The city of Paris is suing Airbnb for publishing 1,000 illegal rental adverts, which could cost the American website more than €12.5m, the mayor of Paris has said.
Under French law, home owners in Paris can rent out their places on short-term rental platforms for up to 120 days a year.
Advertisements must include a registration number to help ensure properties are not rented out for longer.
France passed a law in 2018 which makes companies such as Airbnb punishable by fines of €12,500 per illegal posting, a new provision Paris will use to challenge Airbnb in court, said Paris Mayor Anne Hidalgo.
"The goal is to send a shot across the bows to get it over with unauthorised rentals that spoil some Parisian neighbourhoods," she said in the interview with the 'Journal du Dimanche' newspaper.
Several cities around the world have expressed concerns that platforms such as Airbnb stand as unfair competitors to hotels and can turn some neighbourhoods into sterile, tourist-only zones.
A spokeswoman for Airbnb said it had implemented measures to help Parisian users of its website comply with European rules.
However, she added that the rules in Paris were "inefficient, disproportionate and in contravention of European rules".
France is Airbnb's second largest market after the United States. Paris, one of the most visited cities in the world, is its biggest single market, with around 65,000 homes listed.
In Ireland, restrictions on short-term lets will come into effect from June. They will be more severe than those currently in place in Paris.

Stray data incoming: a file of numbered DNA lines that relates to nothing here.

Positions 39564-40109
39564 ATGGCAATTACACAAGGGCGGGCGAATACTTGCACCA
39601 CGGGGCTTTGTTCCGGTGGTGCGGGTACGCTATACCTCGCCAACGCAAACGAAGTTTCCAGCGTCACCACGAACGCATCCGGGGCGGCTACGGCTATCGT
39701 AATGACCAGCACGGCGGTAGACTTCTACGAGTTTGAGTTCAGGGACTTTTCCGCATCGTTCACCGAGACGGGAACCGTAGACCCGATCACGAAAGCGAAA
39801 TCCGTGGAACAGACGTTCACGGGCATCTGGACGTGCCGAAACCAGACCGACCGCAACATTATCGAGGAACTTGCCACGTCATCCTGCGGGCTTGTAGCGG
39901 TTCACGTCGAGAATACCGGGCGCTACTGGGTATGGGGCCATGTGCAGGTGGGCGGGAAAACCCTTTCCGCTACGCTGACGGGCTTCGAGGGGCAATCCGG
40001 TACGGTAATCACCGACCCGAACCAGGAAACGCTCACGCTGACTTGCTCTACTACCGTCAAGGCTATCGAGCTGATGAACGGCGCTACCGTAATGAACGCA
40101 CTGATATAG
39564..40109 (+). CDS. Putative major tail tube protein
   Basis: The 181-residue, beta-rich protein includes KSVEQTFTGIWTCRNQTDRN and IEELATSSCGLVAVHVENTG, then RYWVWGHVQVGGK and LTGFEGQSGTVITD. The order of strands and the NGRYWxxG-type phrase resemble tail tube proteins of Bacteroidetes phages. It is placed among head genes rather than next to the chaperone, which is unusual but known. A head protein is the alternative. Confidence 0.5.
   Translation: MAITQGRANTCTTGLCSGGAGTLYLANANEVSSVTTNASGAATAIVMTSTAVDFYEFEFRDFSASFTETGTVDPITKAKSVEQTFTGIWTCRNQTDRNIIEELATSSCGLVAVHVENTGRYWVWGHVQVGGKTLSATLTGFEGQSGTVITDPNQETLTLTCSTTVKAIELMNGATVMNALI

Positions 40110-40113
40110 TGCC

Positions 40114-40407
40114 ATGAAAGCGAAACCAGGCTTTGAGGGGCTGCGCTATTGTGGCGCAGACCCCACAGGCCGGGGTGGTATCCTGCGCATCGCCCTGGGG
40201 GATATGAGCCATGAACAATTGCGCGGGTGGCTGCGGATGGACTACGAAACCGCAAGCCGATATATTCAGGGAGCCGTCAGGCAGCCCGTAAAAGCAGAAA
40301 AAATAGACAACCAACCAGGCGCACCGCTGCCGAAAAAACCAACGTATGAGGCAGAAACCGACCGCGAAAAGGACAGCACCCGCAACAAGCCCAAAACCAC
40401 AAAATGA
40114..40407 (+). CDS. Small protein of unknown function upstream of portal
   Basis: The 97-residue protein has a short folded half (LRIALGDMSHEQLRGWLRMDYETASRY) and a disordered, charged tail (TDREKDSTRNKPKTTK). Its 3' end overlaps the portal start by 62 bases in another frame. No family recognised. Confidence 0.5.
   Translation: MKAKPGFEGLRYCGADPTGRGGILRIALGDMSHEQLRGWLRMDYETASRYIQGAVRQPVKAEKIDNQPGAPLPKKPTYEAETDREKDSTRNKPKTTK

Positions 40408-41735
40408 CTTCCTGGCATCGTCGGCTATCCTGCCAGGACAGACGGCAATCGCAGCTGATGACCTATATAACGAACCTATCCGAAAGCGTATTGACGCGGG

From June, homeowners will be allowed to rent their properties for no more than 14 days at a time, and for fewer than 90 days a year.
For short-term lets above 90 days, planning permission will have to be granted to allow the property to be used on a commercial basis.
In addition, in areas with a high demand for housing, including the main cities, local authorities will be allowed to refuse permission.
The new regulations come as the number of homes being advertised for short-term lets on Airbnb rose by more than 1,000 in the past year.
Figures from AirDNA, which analyses market trends across the globe, show there are 6,228 active rentals in Dublin - 3,629 of which were entire homes.
The average daily rate charged was €139.
Under the new rules, anyone renting on Airbnb will also be required to register with the local authority.
Dublin City Council will be given additional resources to monitor and implement the new system. Owners found not to be compliant may be subject to prosecution.
The bike rental operator has had a quiet day. It's been an uncommonly wet afternoon in Amsterdam and the tourists have left the cycling to the natives. "The summer was epic," Dirk says. "Everybody who comes here wants to cycle and experience life as a local. We had queues out the door."